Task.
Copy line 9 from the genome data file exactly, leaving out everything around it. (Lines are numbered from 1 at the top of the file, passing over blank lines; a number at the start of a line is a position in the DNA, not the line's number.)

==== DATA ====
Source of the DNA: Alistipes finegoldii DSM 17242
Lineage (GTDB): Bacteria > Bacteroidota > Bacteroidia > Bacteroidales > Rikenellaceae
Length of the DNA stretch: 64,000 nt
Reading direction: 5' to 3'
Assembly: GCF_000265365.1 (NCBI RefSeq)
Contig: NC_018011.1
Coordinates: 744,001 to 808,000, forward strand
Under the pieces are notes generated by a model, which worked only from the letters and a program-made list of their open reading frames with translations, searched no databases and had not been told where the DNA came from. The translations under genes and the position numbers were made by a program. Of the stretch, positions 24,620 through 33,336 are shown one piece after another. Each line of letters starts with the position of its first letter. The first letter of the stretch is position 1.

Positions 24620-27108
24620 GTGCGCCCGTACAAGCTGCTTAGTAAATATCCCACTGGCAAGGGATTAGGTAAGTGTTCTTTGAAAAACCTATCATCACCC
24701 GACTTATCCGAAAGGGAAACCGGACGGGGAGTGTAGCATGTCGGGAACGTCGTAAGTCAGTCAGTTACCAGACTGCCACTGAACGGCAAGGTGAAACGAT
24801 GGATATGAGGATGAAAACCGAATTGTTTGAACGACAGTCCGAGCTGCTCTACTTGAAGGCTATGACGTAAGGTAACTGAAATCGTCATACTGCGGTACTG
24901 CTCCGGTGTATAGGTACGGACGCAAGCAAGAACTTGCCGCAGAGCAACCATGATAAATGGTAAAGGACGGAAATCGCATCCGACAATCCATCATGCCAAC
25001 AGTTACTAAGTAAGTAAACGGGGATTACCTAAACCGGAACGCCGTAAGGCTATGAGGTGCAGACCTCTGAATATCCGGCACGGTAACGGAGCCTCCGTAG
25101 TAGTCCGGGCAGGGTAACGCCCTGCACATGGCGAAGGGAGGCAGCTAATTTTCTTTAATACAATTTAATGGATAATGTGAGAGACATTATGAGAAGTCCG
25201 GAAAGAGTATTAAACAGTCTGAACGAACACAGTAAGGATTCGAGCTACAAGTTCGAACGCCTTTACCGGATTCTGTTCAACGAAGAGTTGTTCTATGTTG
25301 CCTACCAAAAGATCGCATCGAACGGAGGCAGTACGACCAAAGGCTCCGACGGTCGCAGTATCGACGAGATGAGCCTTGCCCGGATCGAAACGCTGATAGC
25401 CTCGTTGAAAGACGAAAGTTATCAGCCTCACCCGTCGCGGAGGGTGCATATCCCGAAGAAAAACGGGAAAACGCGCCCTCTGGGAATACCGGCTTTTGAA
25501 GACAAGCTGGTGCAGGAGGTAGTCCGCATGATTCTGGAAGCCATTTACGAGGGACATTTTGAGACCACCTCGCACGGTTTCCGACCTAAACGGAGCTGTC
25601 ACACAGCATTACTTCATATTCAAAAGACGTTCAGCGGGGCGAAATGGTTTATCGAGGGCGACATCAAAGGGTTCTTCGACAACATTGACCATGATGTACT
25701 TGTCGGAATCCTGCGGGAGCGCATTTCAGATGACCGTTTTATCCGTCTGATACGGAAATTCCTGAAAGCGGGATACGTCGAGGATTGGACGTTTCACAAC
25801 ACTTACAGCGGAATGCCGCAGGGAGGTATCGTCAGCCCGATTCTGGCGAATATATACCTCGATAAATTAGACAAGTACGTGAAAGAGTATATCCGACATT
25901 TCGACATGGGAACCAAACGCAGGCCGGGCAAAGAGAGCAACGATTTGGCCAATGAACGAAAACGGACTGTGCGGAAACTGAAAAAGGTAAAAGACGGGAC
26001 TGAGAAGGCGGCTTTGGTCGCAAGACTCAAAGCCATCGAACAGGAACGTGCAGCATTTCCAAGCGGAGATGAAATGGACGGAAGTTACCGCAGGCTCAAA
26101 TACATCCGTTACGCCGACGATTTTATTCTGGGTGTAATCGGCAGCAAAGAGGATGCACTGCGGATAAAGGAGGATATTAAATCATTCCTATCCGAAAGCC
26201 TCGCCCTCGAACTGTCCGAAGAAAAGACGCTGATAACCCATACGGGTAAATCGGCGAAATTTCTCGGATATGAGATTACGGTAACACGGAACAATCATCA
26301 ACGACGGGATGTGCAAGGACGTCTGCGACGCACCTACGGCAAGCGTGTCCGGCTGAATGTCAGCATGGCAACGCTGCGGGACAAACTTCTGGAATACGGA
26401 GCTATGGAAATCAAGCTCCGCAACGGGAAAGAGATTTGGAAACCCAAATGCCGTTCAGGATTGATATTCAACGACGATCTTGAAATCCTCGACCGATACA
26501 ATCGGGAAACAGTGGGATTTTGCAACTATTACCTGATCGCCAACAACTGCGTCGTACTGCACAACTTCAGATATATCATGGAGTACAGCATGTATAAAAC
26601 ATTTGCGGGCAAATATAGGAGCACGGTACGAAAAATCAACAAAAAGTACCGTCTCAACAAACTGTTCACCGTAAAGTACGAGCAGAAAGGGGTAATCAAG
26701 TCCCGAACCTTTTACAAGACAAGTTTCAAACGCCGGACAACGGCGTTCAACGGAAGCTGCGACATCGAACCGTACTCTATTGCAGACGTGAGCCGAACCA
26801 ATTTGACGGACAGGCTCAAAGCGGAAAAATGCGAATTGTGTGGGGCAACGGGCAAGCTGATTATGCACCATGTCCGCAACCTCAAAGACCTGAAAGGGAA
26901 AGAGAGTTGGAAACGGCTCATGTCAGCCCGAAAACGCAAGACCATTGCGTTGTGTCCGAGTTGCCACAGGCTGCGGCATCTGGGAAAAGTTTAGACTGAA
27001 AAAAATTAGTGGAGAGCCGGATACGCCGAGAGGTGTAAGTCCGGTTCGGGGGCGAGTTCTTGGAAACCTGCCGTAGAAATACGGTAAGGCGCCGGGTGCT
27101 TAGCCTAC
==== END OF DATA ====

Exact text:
Positions 24620-27108